The tide is turning on plastic bag useby The Listener
“The albatross parent has been away for three weeks gathering stuff for her young,” the naturalist said at the launch of the television series, “and what comes out? You think it’s going to be squid, but it’s plastic. The chick is going to starve and die.”
Attenborough urged drastic reduction in the world’s use of plastics. Who could possibly disagree? Our own precious dolphins, the World Wide Fund for Nature warns, are being threatened by solid rubbish such as plastic shopping bags, which they can mistake for squid and ingest, with fatal consequences.
The evidence is compelling that our plastic habit is a leading threat to biodiversity. Now, at last, there seem to be signs of a public and even a political will to reduce our dependence on plastic.
Our two major supermarket chains have promised to stop providing single-use bags this year. We’ve just outlawed microbeads in cosmetics.
In Britain, MPs are considering a levy on disposable takeaway cups, after learning that though they can be recycled, they rarely are. Hearteningly, several major cafe chains have already started, with levies and/or discounts for customers who bring their own non-disposable cups. This follows the success of Britain’s 9p levy on plastic bags, which now raises tens of millions of pounds for charity each year and has reduced the number of bags used by more than 85%.
California has banned single-use bags and levies 10c for every multi-use bag, and most other American states have either informal or statutory sanctions against plastic bags. As if the world needed a further prod, China has announced it will no longer import plastic waste for its recycling industry, saying it has more than enough of its own.
Perhaps the best news, though, is this is one area where the little things we all do really count. Research suggests the worst plastic pollutants, especially of the marine environment, are trivial items we use every day, with little thought. Most are single-use disposable items, which could be recycled, made from biodegradable materials or, ideally, replaced with multi-use substitutes – all without putting humankind to any more trouble than the fleeting inconvenience of changing a small habit.
Drinking straws, coffee cups, supermarket bags and plastic packaging such as cling wrap are all convenience items with a very small “c”. Many New Zealanders can remember a world without them. Groceries were packed in paper bags, fresh food with the added protection of waxed paper. Many shoppers used a stretchy “string” bag to tote awkward items. Straws were made of paper, and recycling bottles and cans was a worthwhile pocket-money project. Things made of plastic were expected to be durable, not temporary or extraneous. Yet strangely, these were not the Dark Ages.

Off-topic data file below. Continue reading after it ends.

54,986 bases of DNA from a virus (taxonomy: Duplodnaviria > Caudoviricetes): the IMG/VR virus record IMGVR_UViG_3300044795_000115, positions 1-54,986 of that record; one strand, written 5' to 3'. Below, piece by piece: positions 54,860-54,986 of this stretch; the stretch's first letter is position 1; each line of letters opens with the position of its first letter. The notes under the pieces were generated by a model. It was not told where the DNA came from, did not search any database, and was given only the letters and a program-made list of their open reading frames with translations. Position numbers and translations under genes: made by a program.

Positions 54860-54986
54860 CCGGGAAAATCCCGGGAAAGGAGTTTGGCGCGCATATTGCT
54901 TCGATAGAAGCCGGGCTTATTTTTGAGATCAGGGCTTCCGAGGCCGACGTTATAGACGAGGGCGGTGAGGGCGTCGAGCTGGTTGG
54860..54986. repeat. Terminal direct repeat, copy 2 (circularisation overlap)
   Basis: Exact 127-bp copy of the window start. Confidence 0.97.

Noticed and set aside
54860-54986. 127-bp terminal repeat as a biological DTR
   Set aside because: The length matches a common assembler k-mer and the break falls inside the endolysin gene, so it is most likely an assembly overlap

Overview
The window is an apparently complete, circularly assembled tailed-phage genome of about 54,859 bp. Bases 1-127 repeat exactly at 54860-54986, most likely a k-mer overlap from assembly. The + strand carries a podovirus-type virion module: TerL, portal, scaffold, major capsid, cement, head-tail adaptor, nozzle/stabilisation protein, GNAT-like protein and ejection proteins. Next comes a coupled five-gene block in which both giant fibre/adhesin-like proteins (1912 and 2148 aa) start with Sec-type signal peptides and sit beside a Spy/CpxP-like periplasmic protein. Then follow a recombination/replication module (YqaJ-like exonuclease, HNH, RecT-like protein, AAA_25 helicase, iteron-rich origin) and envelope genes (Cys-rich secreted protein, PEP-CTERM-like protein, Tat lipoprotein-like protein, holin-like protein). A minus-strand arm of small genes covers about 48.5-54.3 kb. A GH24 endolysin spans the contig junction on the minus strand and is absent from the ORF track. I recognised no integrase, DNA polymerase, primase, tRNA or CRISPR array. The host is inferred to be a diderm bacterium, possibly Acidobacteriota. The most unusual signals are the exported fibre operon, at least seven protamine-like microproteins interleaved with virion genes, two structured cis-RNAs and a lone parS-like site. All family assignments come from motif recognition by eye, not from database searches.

How much progress have we really made with all these “convenience” products? Every year, the post-Christmas chore of cramming stiff moulded plastic and icebergs of polystyrene into the bin gets more arduous. Is the notional extra hygiene of plastic and polystyrene trays encasing our supermarket fruit and vegetables really the difference between sickness and health? Do sushi and other foods really need all that packaging?
Suddenly it’s not cool to be one of those people who must take a plastic bottle of water everywhere. On the contrary, the trend is in the opposite direction: people are happily toting their own permanent cups for takeaway beverages.
As the Los Angeles Times remarked a year after the enforcement of California’s ban, civilisation survived. Shoppers were not impoverished by the token charge for reusable bags, and warnings about food-borne diseases from the bags proved groundless.
“Most [consumers] adjusted quickly, perhaps because they intuited that something was not right about all those plastic bags hanging from trees, caught up in storm drains, clumped by the sides of freeways and floating in the ocean.”
Alongside a crackdown on plastic use, we urgently need creative thinking about how to recycle more materials. It’s not only consumers but also big industries, such as construction, that generate horrendous plastic and polystyrene waste.
Yet prevention is infinitely preferably to cure. The time has arrived when casual plastic use is rightly becoming as socially unacceptable as smoking and smacking.
This article was first published in the January 20, 2018 issue of the New Zealand Listener.
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